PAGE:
The best way to prepare for an interview is to over-prepare. It may involve a bit of extra effort but it really can make the difference between getting the job or not…
Follow our 7 step solution to ensure you cover all the small details and make a lasting impact.
You can never do enough preparation for a job interview. There’s nothing more frustrating than walking out of an interview knowing that you could have done much better if only you’d done a little bit more research or given the whole process more forethought. Solid preparation for an interview will make sure you perform to the very best of your ability and knowing that you’ve done your homework beforehand is sure to help calm any nerves you may have.
Mock interviews make perfect preparation. It’s age-old advice, but it still rings true. Don’t worry if you don’t have an interviewer. You can run your own mock video interview using a video camera, the camera on your mobile or your computer. Use a mixture of common interview questions (eg. What are your strengths and weaknesses?) with ones that are tailored to the role you are applying for and answer them on camera. Play the interview back and rate yourself. It’s a powerful way of not only overcoming nerves but also improving your interview performance.
Remember to go into the interview with a positive outlook. Practicing your interview technique will make it so much easier to shine. There’s no need to be nervous if you believe you are a good candidate for the role. If you believe you can do it, then you can do it. You know it because you have prepared, practiced and are ready to show what you can do.
In the competitive and short timescale of an interview, your appearance and body language are going to play a significant role in showcasing who you really are.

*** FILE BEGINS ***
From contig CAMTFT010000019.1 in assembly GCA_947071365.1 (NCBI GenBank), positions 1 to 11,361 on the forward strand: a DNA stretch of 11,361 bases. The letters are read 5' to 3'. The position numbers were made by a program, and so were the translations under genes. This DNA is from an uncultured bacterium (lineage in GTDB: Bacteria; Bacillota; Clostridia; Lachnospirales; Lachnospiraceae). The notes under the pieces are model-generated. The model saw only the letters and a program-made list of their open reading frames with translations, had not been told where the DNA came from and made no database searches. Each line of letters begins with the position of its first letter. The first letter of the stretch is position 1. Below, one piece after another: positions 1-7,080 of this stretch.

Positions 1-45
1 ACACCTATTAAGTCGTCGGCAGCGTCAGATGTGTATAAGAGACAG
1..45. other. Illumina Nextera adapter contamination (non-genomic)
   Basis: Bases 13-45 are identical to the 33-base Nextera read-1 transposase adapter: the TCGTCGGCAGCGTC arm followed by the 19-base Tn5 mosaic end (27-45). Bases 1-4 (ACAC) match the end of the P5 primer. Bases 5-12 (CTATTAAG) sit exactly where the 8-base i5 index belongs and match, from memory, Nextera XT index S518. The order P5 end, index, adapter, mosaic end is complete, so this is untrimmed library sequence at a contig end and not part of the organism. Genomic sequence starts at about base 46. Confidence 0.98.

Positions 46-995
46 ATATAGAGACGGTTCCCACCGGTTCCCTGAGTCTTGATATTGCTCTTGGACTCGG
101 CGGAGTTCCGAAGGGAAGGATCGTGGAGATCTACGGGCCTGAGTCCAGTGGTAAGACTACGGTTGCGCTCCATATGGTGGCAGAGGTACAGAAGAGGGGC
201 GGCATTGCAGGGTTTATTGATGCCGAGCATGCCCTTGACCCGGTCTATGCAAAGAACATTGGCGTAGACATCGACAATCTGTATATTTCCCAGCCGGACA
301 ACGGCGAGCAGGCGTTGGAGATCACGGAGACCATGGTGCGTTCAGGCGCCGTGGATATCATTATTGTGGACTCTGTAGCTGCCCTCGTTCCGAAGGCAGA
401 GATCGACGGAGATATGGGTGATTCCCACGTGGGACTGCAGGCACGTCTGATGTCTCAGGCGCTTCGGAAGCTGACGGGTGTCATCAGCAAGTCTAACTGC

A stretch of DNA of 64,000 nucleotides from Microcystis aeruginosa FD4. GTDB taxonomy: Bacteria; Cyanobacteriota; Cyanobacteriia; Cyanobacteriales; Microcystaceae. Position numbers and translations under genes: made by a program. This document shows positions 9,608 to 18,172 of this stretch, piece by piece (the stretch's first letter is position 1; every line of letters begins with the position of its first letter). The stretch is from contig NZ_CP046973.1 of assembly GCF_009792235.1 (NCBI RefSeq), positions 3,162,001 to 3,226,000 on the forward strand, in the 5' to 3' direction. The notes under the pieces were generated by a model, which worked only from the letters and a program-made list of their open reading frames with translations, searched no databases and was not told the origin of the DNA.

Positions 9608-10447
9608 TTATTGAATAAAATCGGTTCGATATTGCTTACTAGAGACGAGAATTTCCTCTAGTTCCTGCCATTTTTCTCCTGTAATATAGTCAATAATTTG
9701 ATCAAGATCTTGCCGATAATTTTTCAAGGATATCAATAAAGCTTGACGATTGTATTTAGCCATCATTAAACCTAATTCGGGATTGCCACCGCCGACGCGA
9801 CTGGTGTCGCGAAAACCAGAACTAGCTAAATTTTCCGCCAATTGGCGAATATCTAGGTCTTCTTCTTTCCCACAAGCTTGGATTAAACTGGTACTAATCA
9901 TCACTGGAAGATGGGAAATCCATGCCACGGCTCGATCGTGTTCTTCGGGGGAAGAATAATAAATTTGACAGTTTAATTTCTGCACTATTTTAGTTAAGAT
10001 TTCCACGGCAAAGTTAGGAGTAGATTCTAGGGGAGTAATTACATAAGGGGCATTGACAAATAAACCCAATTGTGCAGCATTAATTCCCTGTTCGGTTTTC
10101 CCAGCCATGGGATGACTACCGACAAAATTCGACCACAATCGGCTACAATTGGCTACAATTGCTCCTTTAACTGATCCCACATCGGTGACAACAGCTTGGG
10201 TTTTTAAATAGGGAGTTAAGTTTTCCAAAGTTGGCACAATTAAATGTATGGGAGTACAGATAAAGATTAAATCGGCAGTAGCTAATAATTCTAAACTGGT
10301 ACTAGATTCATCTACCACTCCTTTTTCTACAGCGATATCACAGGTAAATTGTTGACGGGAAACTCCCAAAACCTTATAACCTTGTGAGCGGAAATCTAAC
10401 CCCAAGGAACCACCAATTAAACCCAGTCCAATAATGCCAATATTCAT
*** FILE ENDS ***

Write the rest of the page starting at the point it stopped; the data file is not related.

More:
Your body language plays a critical role in determining how you come across in an interview.
If you are being interviewed by two people make sure you answer the person who asks you the question, with an occasional glance at the other person to keep them engaged. Eye contact is important and it’s much easier to build up a rapport with someone who comes across as warm, open and who smiles.
Think through the skills you are going to bring to the table and how you are going to demonstrate that you have those skills.
It’s a good idea to sit down and write down examples of your best work. Include campaigns where you have come up with the idea, initiated the project or managed the successful event.
Write out at least five examples of great work that you are the most proud of, which have demonstrated different competencies . These could be strategic abilities, creativity, management skills, project management skills, influencing C suite/multiple stakeholders and crisis management. Keep the examples recent, ideally from the last couple of years.
Whether you call it confidence, self-esteem or self-belief, to shine at an interview you need to show that you will make a good employee. Show that you are good at interacting and reading your situation, good at selling yourself and your ideas. It is important to demonstrate strong outcomes and achievements as you talk through your background. Whether the questions appear straightforward or more challenging, your future employer is looking for you to quickly return on their investment. There is little room for error and they want to know that they are making a ‘safe hire’.
There’s more about how to sell yourself on The Works website. Think about what skills you bring to the table. Have lots of adjectives ready to describe yourself. And then have more. You may be asked to justify them so again, have examples at the ready.
When asked if you have any questions, “No” is not the answer. Have five good questions to ask about the company, the culture and the role – three may be covered in the course of the meeting so five is a safe number. This is also the time to find out the number of stages in the hiring process and when they expect to make an appointment.
Tell them if you are interested in the role (if you are) at the end of the meeting. All employers like to hear that you are keen, regardless of how senior you are. If you are given a business card then there is no harm in sending a thank you email. Thank the person for their time and restate your interest in the job.
The Works Search is a search consultancy specialising in PR and corporate communications. We have unrivalled matching abilities and known for finding the top 5% performers in the industry - the ones who deliver and make your reputation great. For more advice or market insights, do get in touch with us on 0207 903 9291 or email email@example.com